Today’s students have sensory overload with the internet, Facebook, Twitter, Instagram and more! They have trouble focusing and quieting their minds and thus it makes learning very difficult. Their attention span is short and getting shorter every day!  So if you think how and what you taught last year or two years ago or five years ago will work today think again!

mindful-games-book-coverSusan Kaiser Greenland in her book “Mindful Games” shares with her readers an exercise that I think you might like.  It is called “Drop the Monkeys (page80-81).”[1] In Buddhism we talk frequently about the Monkey Mind! Monkeys represent thoughts, sensations, distractions and emotions running around our heads throughout the day.

So what do we do with them? She has her student’s remove their power by adding them to a chain (like a necklace) filled with monkeys.  Once they’ve filled up the chain she has them dropping the chain into a barrel, letting go of them quickly and easily! Whatever you do don’t go back and take them out of that barrel!  Getting rid of the Monkeys will put you on the fast track to creating a powerful MASCC that can change your life forever!

Let me know how it goes!

In gassho,

 

Shokai

[1] Greenland, S.K. (2016) Mindful Games. Shambhala: Boulder

Read Full Post »

Emerson:  “Place yourself in the middle of the stream of power and wisdom which animates aajahn-brahmll whom it floats, and you are without effort impelled to truth, to right, and a perfect contentment.”[1]

Zen Ajahn Brahm: “Contentment is the opposite of a faultfinding mind.  You should develop the perception of contentment with whatever you have, wherever you are, as much as you can (page 44).”[2]

Wow!  What a concept!  In America we find ourselves often in a place where contentment seems impossible.  Especially during times like Christmas.  From the time we are very little until we die we make lists all year long asking for the newest toy on TV or the bike like your best friend has, or a new car like the neighbor down the street just got.  We long for material things and money and trips and more.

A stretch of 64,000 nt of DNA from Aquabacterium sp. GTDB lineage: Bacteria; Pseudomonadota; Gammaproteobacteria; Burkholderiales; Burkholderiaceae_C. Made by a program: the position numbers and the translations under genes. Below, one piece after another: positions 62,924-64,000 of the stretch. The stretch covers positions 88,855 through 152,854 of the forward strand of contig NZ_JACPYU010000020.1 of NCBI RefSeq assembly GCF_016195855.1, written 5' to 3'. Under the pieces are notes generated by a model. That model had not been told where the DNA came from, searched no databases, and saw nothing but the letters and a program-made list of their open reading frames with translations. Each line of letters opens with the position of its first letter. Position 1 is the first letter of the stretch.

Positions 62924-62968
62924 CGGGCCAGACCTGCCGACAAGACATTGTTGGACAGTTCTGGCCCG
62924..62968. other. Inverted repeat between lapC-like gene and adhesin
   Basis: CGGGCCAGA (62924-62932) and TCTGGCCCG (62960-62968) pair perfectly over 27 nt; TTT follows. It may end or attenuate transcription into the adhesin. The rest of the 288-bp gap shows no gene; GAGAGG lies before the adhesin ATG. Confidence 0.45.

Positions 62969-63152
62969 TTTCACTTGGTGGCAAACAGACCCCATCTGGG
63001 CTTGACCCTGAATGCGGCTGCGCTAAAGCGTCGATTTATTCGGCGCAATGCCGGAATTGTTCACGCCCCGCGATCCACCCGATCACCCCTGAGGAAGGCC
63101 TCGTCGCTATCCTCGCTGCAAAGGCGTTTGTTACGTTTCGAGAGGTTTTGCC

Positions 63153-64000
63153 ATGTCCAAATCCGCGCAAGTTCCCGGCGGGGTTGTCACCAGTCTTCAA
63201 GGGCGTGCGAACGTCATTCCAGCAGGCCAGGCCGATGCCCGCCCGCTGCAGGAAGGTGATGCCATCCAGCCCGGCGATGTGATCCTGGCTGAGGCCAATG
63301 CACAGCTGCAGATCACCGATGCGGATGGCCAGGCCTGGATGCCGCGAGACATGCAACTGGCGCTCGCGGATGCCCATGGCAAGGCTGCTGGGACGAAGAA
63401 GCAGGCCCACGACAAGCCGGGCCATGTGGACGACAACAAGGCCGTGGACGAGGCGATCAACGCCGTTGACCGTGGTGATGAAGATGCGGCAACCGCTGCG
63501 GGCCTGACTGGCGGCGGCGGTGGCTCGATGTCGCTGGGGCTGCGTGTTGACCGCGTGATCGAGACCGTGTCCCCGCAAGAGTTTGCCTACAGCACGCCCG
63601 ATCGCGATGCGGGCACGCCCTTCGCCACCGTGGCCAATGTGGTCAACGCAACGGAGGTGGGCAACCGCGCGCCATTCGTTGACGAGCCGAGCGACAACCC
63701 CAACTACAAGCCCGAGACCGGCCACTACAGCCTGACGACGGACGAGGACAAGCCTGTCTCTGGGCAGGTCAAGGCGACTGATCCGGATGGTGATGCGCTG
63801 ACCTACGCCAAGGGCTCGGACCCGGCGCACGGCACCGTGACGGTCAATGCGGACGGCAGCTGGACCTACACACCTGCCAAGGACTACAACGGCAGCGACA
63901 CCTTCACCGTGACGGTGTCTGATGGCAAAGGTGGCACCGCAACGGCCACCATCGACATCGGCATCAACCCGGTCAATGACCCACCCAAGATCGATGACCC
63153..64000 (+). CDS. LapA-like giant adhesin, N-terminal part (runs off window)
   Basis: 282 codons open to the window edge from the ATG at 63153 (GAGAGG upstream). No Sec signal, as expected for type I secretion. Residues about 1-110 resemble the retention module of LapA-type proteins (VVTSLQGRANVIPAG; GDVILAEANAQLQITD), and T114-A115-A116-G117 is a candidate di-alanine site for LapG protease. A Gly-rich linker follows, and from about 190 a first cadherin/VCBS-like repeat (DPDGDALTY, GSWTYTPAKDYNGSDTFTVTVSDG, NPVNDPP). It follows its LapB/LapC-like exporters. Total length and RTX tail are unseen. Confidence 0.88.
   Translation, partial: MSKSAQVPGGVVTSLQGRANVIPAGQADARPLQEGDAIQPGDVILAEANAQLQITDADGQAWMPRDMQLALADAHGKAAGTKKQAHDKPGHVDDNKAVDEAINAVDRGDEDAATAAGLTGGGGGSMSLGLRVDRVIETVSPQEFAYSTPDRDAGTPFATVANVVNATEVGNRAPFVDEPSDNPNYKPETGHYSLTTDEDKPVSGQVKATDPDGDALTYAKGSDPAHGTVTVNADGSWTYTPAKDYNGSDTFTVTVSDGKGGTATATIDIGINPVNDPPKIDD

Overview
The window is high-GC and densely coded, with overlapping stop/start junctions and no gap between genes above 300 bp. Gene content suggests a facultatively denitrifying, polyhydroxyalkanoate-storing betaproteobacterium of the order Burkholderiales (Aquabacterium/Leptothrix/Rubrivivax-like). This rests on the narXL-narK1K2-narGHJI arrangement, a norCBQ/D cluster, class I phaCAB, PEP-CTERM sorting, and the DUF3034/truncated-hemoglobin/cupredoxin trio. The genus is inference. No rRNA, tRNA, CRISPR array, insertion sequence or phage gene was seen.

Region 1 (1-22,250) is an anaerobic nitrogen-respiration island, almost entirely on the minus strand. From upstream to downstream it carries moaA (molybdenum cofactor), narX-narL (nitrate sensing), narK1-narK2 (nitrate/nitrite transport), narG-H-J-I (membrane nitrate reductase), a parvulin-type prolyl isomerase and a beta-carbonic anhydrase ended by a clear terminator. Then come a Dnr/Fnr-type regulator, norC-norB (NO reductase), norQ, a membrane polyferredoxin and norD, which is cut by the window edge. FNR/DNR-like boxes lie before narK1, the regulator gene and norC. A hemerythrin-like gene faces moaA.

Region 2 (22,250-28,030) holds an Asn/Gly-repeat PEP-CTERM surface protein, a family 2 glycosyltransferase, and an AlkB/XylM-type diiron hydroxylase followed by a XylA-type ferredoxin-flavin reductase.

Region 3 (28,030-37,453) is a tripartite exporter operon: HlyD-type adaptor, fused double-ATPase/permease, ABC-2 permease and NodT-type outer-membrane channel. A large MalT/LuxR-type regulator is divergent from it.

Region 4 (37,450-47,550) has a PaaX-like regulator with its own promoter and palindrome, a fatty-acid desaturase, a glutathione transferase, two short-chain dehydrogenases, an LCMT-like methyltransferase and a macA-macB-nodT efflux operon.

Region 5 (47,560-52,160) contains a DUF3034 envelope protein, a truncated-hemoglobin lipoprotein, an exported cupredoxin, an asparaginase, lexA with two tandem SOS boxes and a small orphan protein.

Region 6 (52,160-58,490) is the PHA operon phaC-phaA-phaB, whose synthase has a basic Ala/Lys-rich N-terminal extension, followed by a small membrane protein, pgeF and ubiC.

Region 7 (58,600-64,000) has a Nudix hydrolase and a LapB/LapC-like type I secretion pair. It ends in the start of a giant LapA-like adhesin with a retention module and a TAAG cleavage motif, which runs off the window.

When was the last time you were content with what you had?  When was the last time you spent time in meditation and prayer where your mind was not drug off into thoughts of discontent?  Discontent with your relationships, your job, your income, with your health, or the world in general.

Don’t get me wrong there are a lot of people in need all over the world. In need of food, shelter, and safety from floods and bombs and more.  And we should do all we can to help them from supporting peace not war, supporting food banks, homeless shelters, veteran’s benefits, and more.  However, we must start with ourselves and our own consciousness.  Start with the little things and work your way up to the big things!  If you need to lose weight and you create a plan to do so celebrate even the smallest improvement be it losing three pounds, exercising three days in a row, or changing your diet to healthier foods this week.

Be open to “baby steps—baby steps” as Dr. Leo Marvin (Richard Dreyfuss) told his patient Bob Wiley (Bill Murry) in the movie “What about Bob.”  Find contentment in the little things wherever you can—whenever you can.   Longing for things that are out of reach makes you discontented with life and robs you of your contentment and your peace and joy in the present moment.  It doesn’t matter whether that discontentment is about things, places, or people.

We attract what we think about the most.  So if you want peace meditate and focus on peace and like a magnet you will draw it to you!  Remember contentment is hiding within it! If you want better health, or a different more fulfilling job, or a new relationship do the same and watch what happens!  Open your mind to receive your good by placing yourself in the middle of contentment!

Let me know how it goes!

In gassho,

Shokai

 

[1] http://www.azquotes.com/author/4490-Ralph_Waldo_Emerson/tag/contentment

[2] Brahm, A. (2014) Mindfulness, Bliss, and Beyond A Meditator’s Handbook. Wisdom Publications: Boston

Read Full Post »

Emerson: “Man’s life is a progress, and not a station (page 51).”[1]world-peace-2

Zen: Robert Aitken “It is the peace of the self forgotten, doing the work of the world (page 24).”[2]

Life is progress, life is doing, and life is simply putting one foot in front of the other to discover the greatness of who you are.  When you move through the day focused on just this moment in time you will find great joy!  If, however, you get stuck in the past ruminating over something that did not go your way it will be like being on a merry-go-round.  You may be moving but it is not progressing!  You are simply going round and round and where it stops no one knows.